These documents, which cover the years 1882-1896 and 1932-1940, pertain to the career of Wilson S. Howell, an engineer and inspector of Edison central stations. There are numerous letters, primarily from the years 1888-1891, to officials of local utility companies in Pennsylvania and New Jersey, as well as in St Paul, Des Moines, New Orleans, and other cities, providing Howell's critical recommendations on the operation of dynamos, instruments, and distribution systems. Subjects evaluated include metering, load balancing, voltage regulation, and equalizer fireproofing. Some of the letters mention customer complaints regarding blackening of the lamps and other light-quality issues. Additional correspondence from 1891-1895 with Francis R. Upton and the Edison Lamp Factory concerns Howell's findings as a traveling lamp account adjustor. Other correspondents include John H. Vail of the Association of Edison Illuminating Companies and Phillips B. Shaw, an organizer of Edison companies in Pennsylvania.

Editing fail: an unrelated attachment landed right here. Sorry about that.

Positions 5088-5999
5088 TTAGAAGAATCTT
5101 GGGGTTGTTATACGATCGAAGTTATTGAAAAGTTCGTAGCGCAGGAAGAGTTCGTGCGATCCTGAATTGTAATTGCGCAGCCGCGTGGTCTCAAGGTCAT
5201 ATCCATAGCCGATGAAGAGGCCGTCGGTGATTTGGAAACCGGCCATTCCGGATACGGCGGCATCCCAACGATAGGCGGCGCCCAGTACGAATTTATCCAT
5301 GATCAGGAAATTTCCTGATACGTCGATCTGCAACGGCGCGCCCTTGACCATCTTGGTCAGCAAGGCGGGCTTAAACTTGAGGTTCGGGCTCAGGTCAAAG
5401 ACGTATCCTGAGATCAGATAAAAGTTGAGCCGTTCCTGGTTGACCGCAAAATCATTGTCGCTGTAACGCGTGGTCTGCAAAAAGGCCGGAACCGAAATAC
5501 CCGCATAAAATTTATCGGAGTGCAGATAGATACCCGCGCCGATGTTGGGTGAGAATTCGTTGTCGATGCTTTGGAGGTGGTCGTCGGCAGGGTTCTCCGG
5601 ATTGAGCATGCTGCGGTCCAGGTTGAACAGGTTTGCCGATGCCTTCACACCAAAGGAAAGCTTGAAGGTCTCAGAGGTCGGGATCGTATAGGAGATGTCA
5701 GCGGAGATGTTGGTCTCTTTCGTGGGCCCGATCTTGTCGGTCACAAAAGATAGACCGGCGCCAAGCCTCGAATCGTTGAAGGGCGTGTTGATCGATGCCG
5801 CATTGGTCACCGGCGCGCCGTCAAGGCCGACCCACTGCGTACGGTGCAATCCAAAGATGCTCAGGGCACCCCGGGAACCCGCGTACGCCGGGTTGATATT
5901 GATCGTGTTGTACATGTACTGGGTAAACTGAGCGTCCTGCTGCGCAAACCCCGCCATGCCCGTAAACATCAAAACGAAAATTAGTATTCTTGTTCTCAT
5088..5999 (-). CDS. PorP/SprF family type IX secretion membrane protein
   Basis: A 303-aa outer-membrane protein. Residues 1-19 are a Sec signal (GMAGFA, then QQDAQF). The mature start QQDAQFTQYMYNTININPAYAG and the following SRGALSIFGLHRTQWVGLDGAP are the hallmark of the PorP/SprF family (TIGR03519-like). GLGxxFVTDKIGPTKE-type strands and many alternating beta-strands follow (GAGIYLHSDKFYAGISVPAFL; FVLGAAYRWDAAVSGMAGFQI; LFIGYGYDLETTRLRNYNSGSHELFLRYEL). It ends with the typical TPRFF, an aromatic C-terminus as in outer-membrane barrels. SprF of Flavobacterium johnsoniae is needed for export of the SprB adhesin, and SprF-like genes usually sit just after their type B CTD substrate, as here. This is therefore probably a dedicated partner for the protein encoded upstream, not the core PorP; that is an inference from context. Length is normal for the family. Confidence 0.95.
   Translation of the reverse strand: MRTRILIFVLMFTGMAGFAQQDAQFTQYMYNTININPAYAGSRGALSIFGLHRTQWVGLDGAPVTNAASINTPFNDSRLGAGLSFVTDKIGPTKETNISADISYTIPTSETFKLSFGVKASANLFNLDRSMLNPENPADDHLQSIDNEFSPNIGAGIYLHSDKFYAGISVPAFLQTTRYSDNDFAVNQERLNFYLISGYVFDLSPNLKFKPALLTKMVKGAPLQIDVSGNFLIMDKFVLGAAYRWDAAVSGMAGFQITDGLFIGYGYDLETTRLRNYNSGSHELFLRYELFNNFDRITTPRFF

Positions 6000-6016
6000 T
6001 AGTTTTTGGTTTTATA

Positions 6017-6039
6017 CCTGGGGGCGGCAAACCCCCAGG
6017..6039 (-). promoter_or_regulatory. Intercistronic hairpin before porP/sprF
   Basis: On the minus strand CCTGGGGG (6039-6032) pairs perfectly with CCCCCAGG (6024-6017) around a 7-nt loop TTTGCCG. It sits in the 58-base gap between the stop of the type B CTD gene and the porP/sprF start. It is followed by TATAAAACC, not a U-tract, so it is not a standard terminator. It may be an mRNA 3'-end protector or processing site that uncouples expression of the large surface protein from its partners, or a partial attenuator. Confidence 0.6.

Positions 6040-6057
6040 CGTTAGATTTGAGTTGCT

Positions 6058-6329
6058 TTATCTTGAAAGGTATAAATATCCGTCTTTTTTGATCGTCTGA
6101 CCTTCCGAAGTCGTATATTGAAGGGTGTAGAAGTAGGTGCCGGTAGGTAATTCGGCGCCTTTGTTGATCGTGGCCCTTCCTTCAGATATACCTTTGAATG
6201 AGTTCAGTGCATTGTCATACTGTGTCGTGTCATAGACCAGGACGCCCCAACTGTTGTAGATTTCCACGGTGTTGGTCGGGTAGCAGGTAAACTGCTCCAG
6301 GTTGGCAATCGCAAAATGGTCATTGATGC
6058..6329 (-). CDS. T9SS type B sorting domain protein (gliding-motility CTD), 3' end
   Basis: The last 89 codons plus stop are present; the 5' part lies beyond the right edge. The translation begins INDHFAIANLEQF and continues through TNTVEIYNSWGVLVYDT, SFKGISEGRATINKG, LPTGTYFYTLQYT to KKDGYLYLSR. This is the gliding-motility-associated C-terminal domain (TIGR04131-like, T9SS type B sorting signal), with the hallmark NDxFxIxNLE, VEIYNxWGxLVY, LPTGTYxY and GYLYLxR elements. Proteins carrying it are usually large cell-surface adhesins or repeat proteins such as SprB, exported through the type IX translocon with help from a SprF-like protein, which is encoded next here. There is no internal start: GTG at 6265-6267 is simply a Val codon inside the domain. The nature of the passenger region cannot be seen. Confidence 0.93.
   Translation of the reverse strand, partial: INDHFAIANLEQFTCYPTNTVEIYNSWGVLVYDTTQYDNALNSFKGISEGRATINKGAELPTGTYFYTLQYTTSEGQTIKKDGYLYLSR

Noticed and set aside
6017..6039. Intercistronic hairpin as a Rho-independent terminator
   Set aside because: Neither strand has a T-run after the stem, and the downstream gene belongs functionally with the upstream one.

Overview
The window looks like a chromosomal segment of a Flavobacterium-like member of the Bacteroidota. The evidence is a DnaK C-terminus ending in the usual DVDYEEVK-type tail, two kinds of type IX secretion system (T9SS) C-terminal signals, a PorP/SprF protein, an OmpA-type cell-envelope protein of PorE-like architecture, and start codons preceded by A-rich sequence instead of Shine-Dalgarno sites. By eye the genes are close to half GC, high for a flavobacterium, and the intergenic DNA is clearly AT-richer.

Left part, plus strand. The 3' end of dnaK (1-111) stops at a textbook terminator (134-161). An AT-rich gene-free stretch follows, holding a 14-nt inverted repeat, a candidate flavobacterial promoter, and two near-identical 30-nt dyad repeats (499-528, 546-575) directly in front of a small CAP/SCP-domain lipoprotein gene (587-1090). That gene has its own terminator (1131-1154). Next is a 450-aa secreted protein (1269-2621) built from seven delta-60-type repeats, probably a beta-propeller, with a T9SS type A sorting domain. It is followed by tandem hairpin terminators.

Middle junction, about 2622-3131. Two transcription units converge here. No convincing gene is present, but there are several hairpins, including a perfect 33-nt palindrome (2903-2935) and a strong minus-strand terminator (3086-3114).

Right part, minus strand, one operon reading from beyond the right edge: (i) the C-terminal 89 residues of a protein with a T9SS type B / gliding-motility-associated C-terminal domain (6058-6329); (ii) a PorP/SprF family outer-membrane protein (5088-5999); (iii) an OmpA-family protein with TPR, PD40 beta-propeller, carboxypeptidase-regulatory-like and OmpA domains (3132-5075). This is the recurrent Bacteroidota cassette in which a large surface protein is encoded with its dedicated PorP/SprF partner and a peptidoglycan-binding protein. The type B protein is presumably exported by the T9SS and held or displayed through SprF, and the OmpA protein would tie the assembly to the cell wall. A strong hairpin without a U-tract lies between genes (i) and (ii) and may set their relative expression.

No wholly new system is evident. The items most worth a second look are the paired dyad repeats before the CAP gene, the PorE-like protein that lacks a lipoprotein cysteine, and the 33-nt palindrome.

Also included are a plan to illuminate the New York Times office, probably in 1882; an 1888 letter to the Edison Machine Works relating to insulated cable at Newburgh, New York; an 1890 essay by Howell on the"double 3-wire" distribution system at Kearney, Nebraska; Howell's testimony in an 1896 patent suit involving lighting engineer Luther Stieringer; two letters written to Francis Jehl during the 1930s concerning Howell's education and contributions; and an historical account, prepared in 1940, of the Electrical Testing Laboratories, which Howell managed later in his career.
Among the unselected documents are photocopies of three voluminous personal diaries for 1888, 1889, and 1890. The technical information in these volumes is largely duplicated in the selected reports and correspondence. However, these diaries also provide significant details regarding Howell's family life and relations, his travel plans and expenses, his business affairs and contacts, and his personal interests, including theater and photography. Courtesy of the Henry Ford Museum and Greenfield Village Research Center.